The notion that “The raid had no obvious strategic goals beyond the infliction of human and cultural hurt,” isn’t correct. In 2004, British historian Frederick Taylor wrote  Dresden: Tuesday, February 13, 1945, which did a tremendous job of placing the city in historical context; not just in WWII, but in the scope of the last several centuries of European history. When I blogged about the book back in 2005, I also quoted large swatches of British journalist George Rosie’s review in the Scottish Sunday Herald:

The bombing of Dresden in February 1945 has passed into popular history as one of the atrocities of the second world war. It is one of those events that seemed to shift the moral ground. The “fire storm” that laid waste Dresden allowed the Nazis to claim the status of victims. Like Hiroshima, it became a symbol of the misuse of military power. And it trailed some chilling questions. Why Dresden? Was it an attempt to eradicate the best of German culture? How many died? Was it 100,000? Was it 200,000? Is it true that the British and the Amer-icans targeted refugees fleeing the city? Did low-flying Mustang fighters really strafe helpless civilians trying to shelter in parks?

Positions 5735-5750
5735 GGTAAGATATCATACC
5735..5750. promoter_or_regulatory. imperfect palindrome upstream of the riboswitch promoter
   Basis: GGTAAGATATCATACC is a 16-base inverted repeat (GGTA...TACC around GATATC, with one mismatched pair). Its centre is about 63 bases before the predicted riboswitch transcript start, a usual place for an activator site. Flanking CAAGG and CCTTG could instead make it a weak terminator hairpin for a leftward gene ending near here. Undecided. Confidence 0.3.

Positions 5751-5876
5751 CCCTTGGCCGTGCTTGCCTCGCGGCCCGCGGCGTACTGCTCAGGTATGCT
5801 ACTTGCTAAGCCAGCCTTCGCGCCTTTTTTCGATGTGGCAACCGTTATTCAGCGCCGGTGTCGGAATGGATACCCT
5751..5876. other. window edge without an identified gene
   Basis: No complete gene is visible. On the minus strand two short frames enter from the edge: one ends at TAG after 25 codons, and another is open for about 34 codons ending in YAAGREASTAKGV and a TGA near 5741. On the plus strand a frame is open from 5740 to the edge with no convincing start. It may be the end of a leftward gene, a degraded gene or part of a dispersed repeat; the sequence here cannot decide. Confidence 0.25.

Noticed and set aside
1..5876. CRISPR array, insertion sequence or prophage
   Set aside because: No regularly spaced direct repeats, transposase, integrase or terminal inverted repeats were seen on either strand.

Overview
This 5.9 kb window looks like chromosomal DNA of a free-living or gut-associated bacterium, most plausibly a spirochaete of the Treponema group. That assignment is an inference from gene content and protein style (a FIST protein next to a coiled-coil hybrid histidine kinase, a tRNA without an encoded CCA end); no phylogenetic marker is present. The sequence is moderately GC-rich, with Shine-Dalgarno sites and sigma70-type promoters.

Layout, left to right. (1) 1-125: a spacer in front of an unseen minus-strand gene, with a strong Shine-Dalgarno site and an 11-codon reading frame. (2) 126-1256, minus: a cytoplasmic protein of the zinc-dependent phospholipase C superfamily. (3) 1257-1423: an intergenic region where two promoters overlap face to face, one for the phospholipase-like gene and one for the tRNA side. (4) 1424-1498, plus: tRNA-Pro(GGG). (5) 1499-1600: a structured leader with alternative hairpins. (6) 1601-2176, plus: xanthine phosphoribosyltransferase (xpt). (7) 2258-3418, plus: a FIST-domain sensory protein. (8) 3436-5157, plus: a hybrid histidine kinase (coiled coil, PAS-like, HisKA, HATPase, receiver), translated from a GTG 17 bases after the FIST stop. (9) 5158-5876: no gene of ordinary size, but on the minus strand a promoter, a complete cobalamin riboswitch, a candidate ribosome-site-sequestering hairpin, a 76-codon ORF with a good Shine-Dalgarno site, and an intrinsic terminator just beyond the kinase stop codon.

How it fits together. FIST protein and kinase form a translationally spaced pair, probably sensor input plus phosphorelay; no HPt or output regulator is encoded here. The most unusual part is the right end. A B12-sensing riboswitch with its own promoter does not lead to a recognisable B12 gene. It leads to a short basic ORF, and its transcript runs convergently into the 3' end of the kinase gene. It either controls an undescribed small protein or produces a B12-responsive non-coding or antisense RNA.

Almost certainly not. As Taylor points out, we owe most of our ideas of the raids on Dresden to a handful of books, one of them by the “revisionist” historian David Irving. His account, The Destruction Of Dresden, was first published in 1963, long before he was discredited. Reasonably accurate accounts by German historians were largely ignored and most of the official information about the raids was buried by the communist regime which inherited Dresden in 1945 and was quite happy with western breast-beating over the “atrocity”.